HD content burned onto a standard DVD playable with either HD-DVD or Blu-Ray Players? - Page 2 at DVinfo.net

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Old September 2nd, 2006, 11:19 PM   #16
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I just got back from testing my HD-DVD at Best Buy. The problems with the menus remain, they don't function.

Pressing Stop & Start bypasses the menu & the movie actually plays back perfectly in HD but there is no sound! The H.264 disk I burned had the opposite problem, I could hear the sound but no video.

It's just too buggy right now. I would wait and burn HD to a blu ray or HD DVD disk when they come down in price.

Trying to cheat by burning HD content to standard DVD media just isn't going to cut it for professionals with paying clients.
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Old September 2nd, 2006, 11:38 PM   #17
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Quote:
Originally Posted by Scott Jaco
Trying to cheat by burning HD content to standard DVD media just isn't going to cut it for professionals with paying clients.
But note that this has apparently worked fine for some videographers for a while now using the Avel-type DVD players and HD content compressed in Windows Media format. It's not a very elegant solution because you don't get standard DVD menus, but you can play the content just fine using a simple file menu access system.
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Old September 3rd, 2006, 12:01 AM   #18
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What are "Avel type" DVD players?
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Old September 3rd, 2006, 01:11 AM   #19
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Originally Posted by Scott Jaco
What are "Avel type" DVD players?
Scott: see this link -

http://www.divx.com/products/hw/browse.php?c=7

These are special DVD players which can play high-definition content from red-laser discs in Windows Media format (and possibly others). The catch is that you don't get traditional DVD-style menus; you just put the video on the disc as a data item and access it through a simple computer-like onscreen menu. Do a search on these forums and you should find more about this option, which is basically a compromise until HD-DVD and Blu-ray become more mainstream.
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Old September 3rd, 2006, 01:19 AM   #20
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Originally Posted by Scott Jaco
Pressing Stop & Start bypasses the menu & the movie actually plays back perfectly in HD but there is no sound!
A quick Google just now tells me that the Toshiba only reads HD-DVDs with MPEG2, not H264.
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Old September 3rd, 2006, 10:19 AM   #21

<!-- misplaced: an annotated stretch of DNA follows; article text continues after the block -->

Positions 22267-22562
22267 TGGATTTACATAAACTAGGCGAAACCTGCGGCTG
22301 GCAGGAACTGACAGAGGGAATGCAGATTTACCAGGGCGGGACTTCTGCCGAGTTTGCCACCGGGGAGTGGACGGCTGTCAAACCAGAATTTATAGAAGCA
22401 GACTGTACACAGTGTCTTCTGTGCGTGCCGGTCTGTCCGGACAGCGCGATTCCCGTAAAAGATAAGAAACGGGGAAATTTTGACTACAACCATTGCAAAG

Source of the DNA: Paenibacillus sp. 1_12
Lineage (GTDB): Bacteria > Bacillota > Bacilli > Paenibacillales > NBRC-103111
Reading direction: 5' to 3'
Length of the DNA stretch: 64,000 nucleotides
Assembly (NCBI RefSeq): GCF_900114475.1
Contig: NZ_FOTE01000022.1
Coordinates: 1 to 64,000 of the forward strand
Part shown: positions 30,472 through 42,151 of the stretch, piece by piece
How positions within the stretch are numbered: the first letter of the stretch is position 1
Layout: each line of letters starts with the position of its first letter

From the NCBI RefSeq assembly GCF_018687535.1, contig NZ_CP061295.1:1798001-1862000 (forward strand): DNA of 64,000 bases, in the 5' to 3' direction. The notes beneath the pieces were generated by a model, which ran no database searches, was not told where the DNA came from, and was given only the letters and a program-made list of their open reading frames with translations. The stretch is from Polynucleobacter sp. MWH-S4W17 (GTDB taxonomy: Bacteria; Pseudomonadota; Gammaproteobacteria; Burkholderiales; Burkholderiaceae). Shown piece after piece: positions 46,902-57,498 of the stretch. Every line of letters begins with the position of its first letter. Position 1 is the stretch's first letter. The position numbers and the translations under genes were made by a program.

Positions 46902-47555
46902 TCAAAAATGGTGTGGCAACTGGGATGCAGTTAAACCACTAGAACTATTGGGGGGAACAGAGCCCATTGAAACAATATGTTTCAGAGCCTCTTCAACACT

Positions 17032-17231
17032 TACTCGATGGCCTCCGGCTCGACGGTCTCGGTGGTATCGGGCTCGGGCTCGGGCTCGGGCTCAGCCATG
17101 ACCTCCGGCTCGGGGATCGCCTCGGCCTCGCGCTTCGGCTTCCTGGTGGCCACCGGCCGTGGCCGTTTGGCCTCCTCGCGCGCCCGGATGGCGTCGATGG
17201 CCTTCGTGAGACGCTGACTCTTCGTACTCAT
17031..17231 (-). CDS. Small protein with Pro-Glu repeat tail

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Originally Posted by Nate Weaver
A quick Google just now tells me that the Toshiba only reads HD-DVDs with MPEG2, not H264.
Yes, I am aware of that. That is why I encoded this latest HD-DVD w/ Mpeg2 compression. It did playback video but with no sound. This appears to be a software issue w/ DVD Studio Pro 4.0

This software came out before the HD-DVD players so there was no testing for compatability.
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Old September 5th, 2006, 07:05 AM   #22
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Just found this link

http://docs.info.apple.com/article.html?artnum=304086

This might explain why I couldn't hear the audio on my HD-DVD.

Apparently if you use an Intel Mac to encode Dolby 2.0 (AC-3) audio, it won't work.

This only applies to HD-DVD projects. Regular DVD projects work fine with Dolby 2.0 (AC-3).

The solution is to use uncompressed PCM audio.

I'll try this next time I burn an HD-DVD.
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Old September 6th, 2006, 11:42 PM   #23
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HDV for HD-DVD is working

There is a thread on authoring to HD-DVD disks on standard 4.7gb red laser DVD or dual layer at the AVSFORUM.COM located in the HD-DVD software discussion, a sticky at the top. I can confirm it's working. The tools are basic but relatively inexpensive.

In nutshell, you need Womble MPEG Video Wizard or MPEG2VCR to transcode (no rendering) from m2t transport stream or other format to mpeg2 program stream. At that point, the mpeg can be loaded into Ulead Movie Factory 5 which then authors the video much like a regular DVD with chapters and simple menus, without rendering. The final step requires Nero version 7.2 or Roxio to burn the HVDVD_TS folder to disk. You select the checkbox for X-Box compatibility mode.

I have the Toshiba HD-A1 HD-DVD player and the above procedure if carefully followed according to the steps listed in the AVSFORUM thread really does work 100%

I also use the aforementioned I-O Data AVeL LinkPlayer2 which in most respects is a much more flexible networked and friendly way to stream out files to your HDTV monitor for previewing, and works with many formats like WMV9, Divx, AVI, and others. The LinkPlayer is much less expensive, and now carried in stock locally by some Comp-USA stores, a real shocker to me since I never thought it would achieve mainstream distribution. The picture quality between the Toshiba HD-A1 and I-O Data AVeL LinkPlayer 2 is overall about equal if you do the "filter mod" described on page 13 of the LinkPlayer FAQ sticky at AVSFORUM.COM under the section for SD-DVD players. What I'm comparing however is not one for one, since after the filter mod the 720p or 1080i component output of the LinkPlayer is superior to the Toshiba component output which is mediocre at 1080i and abysmal at 720p. The LinkPlayer is much better (after the filter mod), so much so the output compares favorably to the HDMI output from the Toshiba A1. On that count, the Toshiba 1080i HDMI will enjoy a very slight edge in picture quality over the I-O Data 720p/1080i component output, but again the Toshiba 720p even from the HDMI is very soft, even said to be derived by downsampling the 1080 interlaced lines to 540, effectively throwing away 1/2 the resolution, before resampling to 720 vertical lines. It certainly appears that way. But as long as you have a monitor that accepts 1080i well, you will enjoy excellent picture quality from the Toshiba over its HDMI.